Friday, July 15, 2011

A medieval perspective

In contemporary medieval paintings and woodcuts there wasn't a great emphasis on what we see as 'proper' perspective. However, in the picture above, and looking at many other illustrations, it seems consistent that fireplaces were not deep, and mantelpieces were often very high. Controlling the smoke must have been difficult!

I've attempted this look in the fireplace of my weaver's house - and to be honest, it just looks odd!! It's probably to do with the relative height and size of the room, or something like that. I've thought about changing it, but I'm getting used to it, and anyway it's already glued in! We'll just have to see what difference some furniture makes to the room. . .

I admit to having a liking for books for 'young adults' (teenagers) both for non-fiction and for fiction. They're usually simply honest, straightforward and uncluttered.

Here are the two which I use a lot for when I make medieval stuff.
The first is in the Eyewitness Guides section of Dorling Kindersley - 'Medieval Life'. The photos and text are clear and simple - including everyday objects from all types of activities.
The second book is a Dover reproduction of a 1931 book on how to create medieval costume and accessories. It seems to have been aimed at people who wanted to dress up for costume parties, which were a popular home entertainment in simpler times. The details are probably not quite historically accurate, but it's enough for me when I'm making miniatures :) The book includes contemporary medieval illustrations, suggestions for costumes and accessories (not actual patterns but easy enough to make up), and quite good text to fill out the details.

And a general rant about reading
As for my liking for young adult fiction? Faves from my childhood are too many to list, but Rosemary Sutcliff has always been the absolute best for me. I tend towards British authors, probably because when I was young in New Zealand, Britain was still regarded as 'home' for us colonials, even though my family had been here since the 1840s! The strange thing is that when I visited Britain, it did feel as if it I was home. Family history? Tribal memories? Reincarnation? Who knows?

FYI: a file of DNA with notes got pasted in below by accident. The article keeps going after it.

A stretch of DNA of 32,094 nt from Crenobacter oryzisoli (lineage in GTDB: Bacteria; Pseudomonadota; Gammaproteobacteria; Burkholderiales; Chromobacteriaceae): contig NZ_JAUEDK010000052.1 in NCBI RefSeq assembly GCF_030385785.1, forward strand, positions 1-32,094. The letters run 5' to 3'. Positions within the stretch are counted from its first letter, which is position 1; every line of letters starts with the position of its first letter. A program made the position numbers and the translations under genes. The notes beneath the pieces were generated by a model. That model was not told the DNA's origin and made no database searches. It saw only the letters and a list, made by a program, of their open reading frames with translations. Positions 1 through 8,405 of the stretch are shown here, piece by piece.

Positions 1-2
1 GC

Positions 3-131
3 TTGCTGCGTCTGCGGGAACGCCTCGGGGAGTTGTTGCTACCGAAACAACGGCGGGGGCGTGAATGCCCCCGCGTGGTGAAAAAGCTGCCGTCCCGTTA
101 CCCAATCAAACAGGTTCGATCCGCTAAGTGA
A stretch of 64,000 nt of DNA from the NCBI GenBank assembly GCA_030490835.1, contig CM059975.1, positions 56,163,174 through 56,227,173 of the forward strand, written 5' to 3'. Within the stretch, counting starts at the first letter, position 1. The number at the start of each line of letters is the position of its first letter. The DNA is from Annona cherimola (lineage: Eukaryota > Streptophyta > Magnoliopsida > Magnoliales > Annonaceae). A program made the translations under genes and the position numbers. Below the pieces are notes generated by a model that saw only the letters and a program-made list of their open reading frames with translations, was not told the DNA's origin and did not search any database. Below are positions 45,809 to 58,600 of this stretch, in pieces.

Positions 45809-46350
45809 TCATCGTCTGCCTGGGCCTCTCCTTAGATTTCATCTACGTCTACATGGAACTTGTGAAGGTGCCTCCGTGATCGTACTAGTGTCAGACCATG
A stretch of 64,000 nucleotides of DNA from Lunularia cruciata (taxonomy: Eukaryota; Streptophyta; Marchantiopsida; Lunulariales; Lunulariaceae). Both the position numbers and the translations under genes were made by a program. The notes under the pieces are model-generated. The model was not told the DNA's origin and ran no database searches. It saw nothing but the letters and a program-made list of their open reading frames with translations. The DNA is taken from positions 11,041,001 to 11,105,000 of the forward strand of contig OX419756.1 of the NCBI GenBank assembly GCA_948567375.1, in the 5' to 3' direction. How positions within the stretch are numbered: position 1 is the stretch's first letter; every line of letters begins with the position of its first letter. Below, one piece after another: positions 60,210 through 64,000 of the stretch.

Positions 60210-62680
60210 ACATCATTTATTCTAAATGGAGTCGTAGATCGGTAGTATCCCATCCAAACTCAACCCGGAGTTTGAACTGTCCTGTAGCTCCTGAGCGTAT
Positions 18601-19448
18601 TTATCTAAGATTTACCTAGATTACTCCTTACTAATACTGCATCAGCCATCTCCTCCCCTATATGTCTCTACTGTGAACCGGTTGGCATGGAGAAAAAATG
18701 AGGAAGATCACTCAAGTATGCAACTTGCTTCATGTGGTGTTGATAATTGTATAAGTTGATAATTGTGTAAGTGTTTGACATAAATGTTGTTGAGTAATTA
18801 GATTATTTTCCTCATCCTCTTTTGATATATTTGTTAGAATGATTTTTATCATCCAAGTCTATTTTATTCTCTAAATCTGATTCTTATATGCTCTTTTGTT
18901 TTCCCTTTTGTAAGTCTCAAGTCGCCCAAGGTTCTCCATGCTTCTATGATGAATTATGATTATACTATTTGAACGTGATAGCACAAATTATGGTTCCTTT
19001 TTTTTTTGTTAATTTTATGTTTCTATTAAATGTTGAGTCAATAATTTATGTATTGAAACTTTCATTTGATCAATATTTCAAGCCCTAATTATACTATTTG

Authors I've found later in life and loved are Eva Ibbotson (reading her is like drinking champagne!), Susan Cooper (The Dark is Rising), Philip Pullman, Philip Reeve, Terry Pratchett (brilliant!!!), Ursula le Guin, JRR Tolkien . . . to name a few.
I do love reading! Science fiction, history, non-fiction . . . bring it on!!



  1. Hi Glenda! Thanks for sharing your sources! I don't have any of those "overview" sorts of books for the Medieval Period.... time to go shopping maybe.... I spend HOURS looking through my Medieval Miniature Books looking for specific details on things like how the doors were nailed together..... LOL....!! I know that as an artist myself, I paint what I know, so I am certain that the Medieval versions are quite specific even if the perspective is all off. As you know... I LOVE the Medieval Illuminations and anything that goes with that era!
    As for your fireplace, I think the only suggestion might be to make the hood project farther than the side supports. I think they liked to be able to stand right next to the fire! Considering that only recently in those times, people had lived with the fire in the middle of the floor with a hole in the roof..... so slightly smoky chimneys were probably an amazing advancement!
    I am in awe of your work on this tiny scale!!!

  2. I actually love your high tiny fireplace very much:) It looks good in this tiny room:) Still can't wait for more and like Betsy I am in awe of your work on this scale too!:)

  3. Enhorabuena por esa preciosa chimenea, estoy deseando ver los avances de tu pequeñisima casita.
    Gracias por los enlaces.
    besitos ascension

  4. The effort you put in every little detail is amazing - chapeau!!! I like your research sources, and in general I often prefer "children's" books to adult readers. In my opinion a well written book for young people can't be bad for old people who hope they're at least still young at heart... (LOL). And I really hope you're going to show us more of this fantastic weaver's house soon!


  5. Yes, the perspective was not the highlight of medieval art, but also I think the fires were very high, as there is cooked while standing in front.
    Your not seem particularly strange to me :-)
    At the University I have given several examinations of medieval history: I was pretty well :-)
    So I think you're on your way to give an excellent interpretation on the theme :-)
    Mini hugs, Flora

  6. You certainly have some interesting resource material to entertain and inform you. I think you should expect to feel somewhat uncomfortable about the fireplace as it doesn't gel with our fixed ideas about proportions that I'm sure are etched into our brains over a lifetime of seeing all the little 'short' modern fireplaces. I'm looking forward to seeing the furniture in place, no doubt your fireplace will look better. And I've just remembered that I promised you a little dresser - I wonder which box the pattern book is in??????? ;)